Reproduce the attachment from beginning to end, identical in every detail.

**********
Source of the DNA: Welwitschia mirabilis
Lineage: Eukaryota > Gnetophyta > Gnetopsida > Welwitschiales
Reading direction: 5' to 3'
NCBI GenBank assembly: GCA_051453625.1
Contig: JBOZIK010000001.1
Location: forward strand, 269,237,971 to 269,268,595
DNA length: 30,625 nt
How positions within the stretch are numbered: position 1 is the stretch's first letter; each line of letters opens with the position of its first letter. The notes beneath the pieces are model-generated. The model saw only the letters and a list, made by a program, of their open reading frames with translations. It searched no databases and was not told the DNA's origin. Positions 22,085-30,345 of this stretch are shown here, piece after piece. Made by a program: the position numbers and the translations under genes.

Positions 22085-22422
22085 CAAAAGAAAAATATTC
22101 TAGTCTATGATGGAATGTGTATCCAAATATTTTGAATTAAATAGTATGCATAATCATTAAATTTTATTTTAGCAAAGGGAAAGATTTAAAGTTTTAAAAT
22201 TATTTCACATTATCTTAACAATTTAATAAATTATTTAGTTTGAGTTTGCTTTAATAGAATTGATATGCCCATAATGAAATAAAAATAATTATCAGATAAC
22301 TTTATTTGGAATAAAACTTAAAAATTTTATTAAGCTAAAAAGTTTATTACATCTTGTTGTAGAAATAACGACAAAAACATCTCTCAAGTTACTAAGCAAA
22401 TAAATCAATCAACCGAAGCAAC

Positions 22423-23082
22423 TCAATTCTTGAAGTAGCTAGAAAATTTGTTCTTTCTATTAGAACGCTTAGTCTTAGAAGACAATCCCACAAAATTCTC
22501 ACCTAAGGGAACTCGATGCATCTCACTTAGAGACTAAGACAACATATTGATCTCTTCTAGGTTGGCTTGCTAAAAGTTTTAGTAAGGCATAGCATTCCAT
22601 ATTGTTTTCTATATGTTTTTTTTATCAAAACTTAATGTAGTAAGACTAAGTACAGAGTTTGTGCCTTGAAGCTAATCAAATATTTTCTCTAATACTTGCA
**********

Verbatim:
Source of the DNA: Welwitschia mirabilis
Lineage: Eukaryota > Gnetophyta > Gnetopsida > Welwitschiales
Reading direction: 5' to 3'
NCBI GenBank assembly: GCA_051453625.1
Contig: JBOZIK010000001.1
Location: forward strand, 269,237,971 to 269,268,595
DNA length: 30,625 nt
How positions within the stretch are numbered: position 1 is the stretch's first letter; each line of letters opens with the position of its first letter. The notes beneath the pieces are model-generated. The model saw only the letters and a list, made by a program, of their open reading frames with translations. It searched no databases and was not told the DNA's origin. Positions 22,085-30,345 of this stretch are shown here, piece after piece. Made by a program: the position numbers and the translations under genes.

Positions 22085-22422
22085 CAAAAGAAAAATATTC
22101 TAGTCTATGATGGAATGTGTATCCAAATATTTTGAATTAAATAGTATGCATAATCATTAAATTTTATTTTAGCAAAGGGAAAGATTTAAAGTTTTAAAAT
22201 TATTTCACATTATCTTAACAATTTAATAAATTATTTAGTTTGAGTTTGCTTTAATAGAATTGATATGCCCATAATGAAATAAAAATAATTATCAGATAAC
22301 TTTATTTGGAATAAAACTTAAAAATTTTATTAAGCTAAAAAGTTTATTACATCTTGTTGTAGAAATAACGACAAAAACATCTCTCAAGTTACTAAGCAAA
22401 TAAATCAATCAACCGAAGCAAC

Positions 22423-23082
22423 TCAATTCTTGAAGTAGCTAGAAAATTTGTTCTTTCTATTAGAACGCTTAGTCTTAGAAGACAATCCCACAAAATTCTC
22501 ACCTAAGGGAACTCGATGCATCTCACTTAGAGACTAAGACAACATATTGATCTCTTCTAGGTTGGCTTGCTAAAAGTTTTAGTAAGGCATAGCATTCCAT
22601 ATTGTTTTCTATATGTTTTTTTTATCAAAACTTAATGTAGTAAGACTAAGTACAGAGTTTGTGCCTTGAAGCTAATCAAATATTTTCTCTAATACTTGCA